Viscosities vary - and some of the bigger machines use the lighter oils. Most large vertical borers (Webster & Bennett, Schiess, Froriep, Morando, OM) specify 32 viscosity oil. The Gildermeister lathes at my current workplace specify 46 viscosity hydraulic oil for the spindle boxes, as does a Kira VMC. A Dixi CNC borer I once worked on used 10 weight oil - like water ! I have seen the gears on vertical borers (I used to work for a CNC machine tool rebuild company) that had done over 20 years service (37Kw motors usually) that still showed the original grinding marks on the teeth, so ISO VG32 hydraulic oil seems to provide sufficient lubrication.
I don't have any experience of piston compressor oils, but suspect that they would be optimised for constant high temperature operation - maybe over extended periods. All piston compressors I have worked near have run hot. I suspect they would have similar characteristics to monograde engine oils.
My first preference would be to use a 46 viscosity hydraulic oil, but if no industrial suppliers nearby, then use ATF. I use ATF in the head of my Taiwanese Emco FB2 clone. ATF & hydraulic oils have added extreme pressure & anti-foaming additives and good viscosity stability with temperature change (think of the lubrication requirements of gear or piston pumps). Lighter weight oils will give the motor an easier time at start-up - higher viscosity may give better noise damping (maybe the reasoning behind a recommendation for 68 viscosity).
Other opions will, no doubt, be along in a momemnt !
|Thread: Myford collets|
What sort of T.I.R. did you get with those ER25 collets.
I bought a 2MT ER25 collet chuck & a set of collets from Ebay seller "onlineseller68" in Hong Kong. The collets came in blue & yellow boxes similar to those that Arc Eurotrade supply. Delivery was a couple of weeks. I can't recall the total price now, but IIRC it was less than half the price quoted by the UK retailers.
I checked runout in my Super 7 spindle on a 10mm carbide endmill held in the appropriate collet - runout measured on the tool shank close to the chuck was the same as I measure on the front of the taper in the spindle nose at around 0.0002" TIR
That is close enough for my requirements !
|Thread: DRO on a Mill/Drill?|
the backlash on the x-axis is about 1mm from memory
I have a Taiwanese made, "Tru Tool" branded RF30 that appears to be identical to the Warco machine. That too had a lot of lost motion in the X axis when I bought it second hand. It turned out to be the two bolts holding the nut bracket to the saddle were loose, allowing the nut bracket to move through the hole clearance. No pins or tenons are employed to take the thrust, so if the bolts loosen the bracket can move.
|Thread: Parts for Bantam Lathe|
I missed the bit in the original post that said that the OEM had the parts available but that they were too expensive
Machine tool parts are always expensive - industrial machines particularly so. But the manufacturer can still supply the parts you require for your 40ish year old machine & they should go straight in, be made of the originally specified materials & to original tolerances & accuracies. The thread will most like be thread milled or thread rolled & may have been ground & the nut threaded with a special tap that initially roughs the thread undersize then finishes it (think of two taps joined together axially, with the first being a bit undersize & the thread being continuous).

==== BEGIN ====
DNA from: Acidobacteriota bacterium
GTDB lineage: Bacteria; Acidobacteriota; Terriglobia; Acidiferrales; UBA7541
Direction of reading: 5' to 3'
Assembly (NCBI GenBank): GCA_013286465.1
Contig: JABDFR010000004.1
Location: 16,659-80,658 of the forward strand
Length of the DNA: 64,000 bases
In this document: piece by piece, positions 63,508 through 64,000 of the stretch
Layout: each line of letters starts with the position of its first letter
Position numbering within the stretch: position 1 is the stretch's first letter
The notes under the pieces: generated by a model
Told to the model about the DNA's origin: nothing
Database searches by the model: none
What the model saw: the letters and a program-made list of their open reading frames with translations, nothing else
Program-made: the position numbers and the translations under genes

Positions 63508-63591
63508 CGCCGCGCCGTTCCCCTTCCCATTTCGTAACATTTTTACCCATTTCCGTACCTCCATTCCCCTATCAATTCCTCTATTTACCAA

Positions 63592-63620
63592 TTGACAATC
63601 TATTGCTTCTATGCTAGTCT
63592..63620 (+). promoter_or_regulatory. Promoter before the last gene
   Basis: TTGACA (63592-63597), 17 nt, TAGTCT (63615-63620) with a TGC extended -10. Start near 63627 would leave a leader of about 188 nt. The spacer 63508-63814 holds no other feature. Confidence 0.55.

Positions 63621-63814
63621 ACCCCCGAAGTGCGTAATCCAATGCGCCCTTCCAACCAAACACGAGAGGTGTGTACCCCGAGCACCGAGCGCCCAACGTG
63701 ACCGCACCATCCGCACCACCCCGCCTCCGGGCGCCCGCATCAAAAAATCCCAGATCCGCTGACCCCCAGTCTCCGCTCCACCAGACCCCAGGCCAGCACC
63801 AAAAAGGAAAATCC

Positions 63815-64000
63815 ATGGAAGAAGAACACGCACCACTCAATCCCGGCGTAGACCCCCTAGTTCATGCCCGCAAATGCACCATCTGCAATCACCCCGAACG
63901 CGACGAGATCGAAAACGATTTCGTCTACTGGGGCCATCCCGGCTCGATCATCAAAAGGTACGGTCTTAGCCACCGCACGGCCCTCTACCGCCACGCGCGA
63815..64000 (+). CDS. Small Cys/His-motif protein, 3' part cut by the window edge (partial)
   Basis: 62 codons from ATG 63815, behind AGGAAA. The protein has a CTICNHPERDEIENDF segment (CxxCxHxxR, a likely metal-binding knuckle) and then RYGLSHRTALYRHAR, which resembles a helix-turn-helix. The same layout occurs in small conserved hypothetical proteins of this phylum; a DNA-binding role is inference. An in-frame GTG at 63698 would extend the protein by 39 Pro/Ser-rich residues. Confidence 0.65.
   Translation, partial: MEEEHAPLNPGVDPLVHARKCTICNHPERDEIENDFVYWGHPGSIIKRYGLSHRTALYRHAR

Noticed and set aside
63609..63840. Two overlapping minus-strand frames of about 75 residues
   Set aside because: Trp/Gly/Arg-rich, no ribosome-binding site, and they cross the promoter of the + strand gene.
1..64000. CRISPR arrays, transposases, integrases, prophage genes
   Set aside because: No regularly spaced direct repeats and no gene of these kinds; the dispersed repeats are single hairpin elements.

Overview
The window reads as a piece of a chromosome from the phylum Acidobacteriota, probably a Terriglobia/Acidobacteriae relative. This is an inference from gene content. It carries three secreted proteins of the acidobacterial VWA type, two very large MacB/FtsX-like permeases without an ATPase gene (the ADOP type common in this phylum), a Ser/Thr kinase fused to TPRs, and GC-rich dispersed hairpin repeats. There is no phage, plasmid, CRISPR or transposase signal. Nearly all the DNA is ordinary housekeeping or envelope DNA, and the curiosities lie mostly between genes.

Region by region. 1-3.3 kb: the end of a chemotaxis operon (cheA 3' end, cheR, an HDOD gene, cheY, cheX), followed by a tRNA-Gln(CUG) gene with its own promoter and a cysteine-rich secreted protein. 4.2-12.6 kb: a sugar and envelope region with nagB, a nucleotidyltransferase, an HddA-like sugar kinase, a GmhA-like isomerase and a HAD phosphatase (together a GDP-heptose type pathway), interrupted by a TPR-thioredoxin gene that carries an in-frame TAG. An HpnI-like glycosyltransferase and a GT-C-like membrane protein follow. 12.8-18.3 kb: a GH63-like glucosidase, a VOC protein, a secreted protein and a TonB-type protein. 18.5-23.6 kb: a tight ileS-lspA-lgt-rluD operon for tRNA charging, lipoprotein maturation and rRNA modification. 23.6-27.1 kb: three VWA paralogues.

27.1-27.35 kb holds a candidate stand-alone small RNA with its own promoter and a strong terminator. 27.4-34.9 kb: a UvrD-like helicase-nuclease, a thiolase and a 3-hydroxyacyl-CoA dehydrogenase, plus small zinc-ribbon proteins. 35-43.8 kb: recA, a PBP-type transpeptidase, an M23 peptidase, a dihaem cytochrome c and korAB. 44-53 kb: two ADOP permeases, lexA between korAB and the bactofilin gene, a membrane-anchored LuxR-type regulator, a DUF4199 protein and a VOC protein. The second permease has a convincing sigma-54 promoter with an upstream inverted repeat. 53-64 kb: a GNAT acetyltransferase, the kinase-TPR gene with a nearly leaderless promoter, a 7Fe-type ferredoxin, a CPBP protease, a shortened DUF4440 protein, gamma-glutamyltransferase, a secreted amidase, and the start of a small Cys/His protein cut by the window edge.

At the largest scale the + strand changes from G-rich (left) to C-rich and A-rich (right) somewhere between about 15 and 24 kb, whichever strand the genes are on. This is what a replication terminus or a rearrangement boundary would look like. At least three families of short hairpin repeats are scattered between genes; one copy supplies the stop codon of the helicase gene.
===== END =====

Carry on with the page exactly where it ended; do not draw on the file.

As you say, there are cheaper options. WMH & Raine sell rolled acme screw stock by the metre in various sizes, leads & both hands. Bronze nut blanks to suit also.
Depending on how worn your screw is you could re-cut the thread to remove the wear & make a new nut to suit the re-cut thread - minimal outlay with that route (you could do it on your machine by locking the cross-slide & using the compound suitably positioned) & one used by a machine tool refurbishing company I was seconded to during my apprentice days.
Have you tried Colchester ?
|Thread: How to tram a mill|
Firstly, I wouldn't use a drill chuck, they are generally not accurate enough A collet directly in the quill, or a collet chuck would be preferable.
Whatever method of holding the DTI on an offset rod arrangement in the spindle to measure the misaligment of the spindle axis to the table will not affect the result - the attachment arm is clamped in the spindle regardless.
Don't run the DTI directly against the table top, but interpose a ground block between the two. This way the DTI doesn't rattle over the Tee slots - position the DTI & carefully slide the ground block on the table top under the plunger (set the DTI to give around half a dial rotation only so the block slides in easily). I use a roller from a large roller bearing 1/18" dia. x 1 1/8" long - with nice radiused corners it slides in gently & doesn't knock the DTI - but a slip gauge or ground parallel will do just as well. Take the reading, slide the block out, rotate the DTI & repeat. Always re-ckeck your intial position to make sure the DTI han't been knocked. A small mirror makes taking the rearmost reading easier - but be wary of getting the sign wrong !
DEB Janitol Rapide diluted around 4:1 with water.
Apply witha trigger squirty bottle & agitate with a stiff brush. Re-apply as required.
As this is a caustic product, wear gloves & eye protection. I generally wipe off & dry with paper towels.
This works very well on coolant residues - at my previous employment (CNC machine tool rebuild & retrofit) we went almost exclusively to water base caustic cleaning solutions as they worked more quickly & more effieciently than solvents & didn't cause much paint damage. Currently using the DEB product to clean machines bought at auction before starting to use them in production (machining exclusively graphite - sticky, oil surfaces attract the dust).
Caustic multi-surface kitchen cleaners probably work as well & available in ready-to-use bottles from supermarkets - I generally have a bottle of Mr Muscle glass cleaner in the office for cleaning monitors etc. and it is effective when used for other small cleaning small jobs. A bit expensive for the bigger machines, though.
Be wary of gunwash - nasty stuff, gets into your system through your skin even when wearing gloves. Also highly inflammable with a low flashpoint. Meant for cleaning painting equipment & best reserved for that IMHO.